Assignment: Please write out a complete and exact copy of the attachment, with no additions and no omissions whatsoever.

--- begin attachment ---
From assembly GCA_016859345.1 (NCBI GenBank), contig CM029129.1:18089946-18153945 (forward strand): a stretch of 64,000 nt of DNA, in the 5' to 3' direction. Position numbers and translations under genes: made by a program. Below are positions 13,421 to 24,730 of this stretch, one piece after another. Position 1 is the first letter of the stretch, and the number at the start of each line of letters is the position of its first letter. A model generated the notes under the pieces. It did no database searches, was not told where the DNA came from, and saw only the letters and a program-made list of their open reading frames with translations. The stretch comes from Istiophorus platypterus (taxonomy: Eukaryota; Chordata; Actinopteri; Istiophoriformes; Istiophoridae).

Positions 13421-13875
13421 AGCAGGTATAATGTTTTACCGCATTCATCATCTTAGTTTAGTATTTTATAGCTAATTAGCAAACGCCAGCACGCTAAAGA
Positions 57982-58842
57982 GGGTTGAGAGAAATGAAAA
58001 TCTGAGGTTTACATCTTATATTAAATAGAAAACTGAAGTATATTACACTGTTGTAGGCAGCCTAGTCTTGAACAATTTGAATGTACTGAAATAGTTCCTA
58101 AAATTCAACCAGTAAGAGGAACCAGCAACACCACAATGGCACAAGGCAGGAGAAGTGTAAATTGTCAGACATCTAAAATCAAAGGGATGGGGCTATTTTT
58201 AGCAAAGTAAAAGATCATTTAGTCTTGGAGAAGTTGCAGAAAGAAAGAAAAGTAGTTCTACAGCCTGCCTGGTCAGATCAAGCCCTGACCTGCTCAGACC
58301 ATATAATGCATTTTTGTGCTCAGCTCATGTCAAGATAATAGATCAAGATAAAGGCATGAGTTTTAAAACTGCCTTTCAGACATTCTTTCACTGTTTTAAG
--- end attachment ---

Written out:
From assembly GCA_016859345.1 (NCBI GenBank), contig CM029129.1:18089946-18153945 (forward strand): a stretch of 64,000 nt of DNA, in the 5' to 3' direction. Position numbers and translations under genes: made by a program. Below are positions 13,421 to 24,730 of this stretch, one piece after another. Position 1 is the first letter of the stretch, and the number at the start of each line of letters is the position of its first letter. A model generated the notes under the pieces. It did no database searches, was not told where the DNA came from, and saw only the letters and a program-made list of their open reading frames with translations. The stretch comes from Istiophorus platypterus (taxonomy: Eukaryota; Chordata; Actinopteri; Istiophoriformes; Istiophoridae).

Positions 13421-13875
13421 AGCAGGTATAATGTTTTACCGCATTCATCATCTTAGTTTAGTATTTTATAGCTAATTAGCAAACGCCAGCACGCTAAAGA
Positions 57982-58842
57982 GGGTTGAGAGAAATGAAAA
58001 TCTGAGGTTTACATCTTATATTAAATAGAAAACTGAAGTATATTACACTGTTGTAGGCAGCCTAGTCTTGAACAATTTGAATGTACTGAAATAGTTCCTA
58101 AAATTCAACCAGTAAGAGGAACCAGCAACACCACAATGGCACAAGGCAGGAGAAGTGTAAATTGTCAGACATCTAAAATCAAAGGGATGGGGCTATTTTT
58201 AGCAAAGTAAAAGATCATTTAGTCTTGGAGAAGTTGCAGAAAGAAAGAAAAGTAGTTCTACAGCCTGCCTGGTCAGATCAAGCCCTGACCTGCTCAGACC
58301 ATATAATGCATTTTTGTGCTCAGCTCATGTCAAGATAATAGATCAAGATAAAGGCATGAGTTTTAAAACTGCCTTTCAGACATTCTTTCACTGTTTTAAG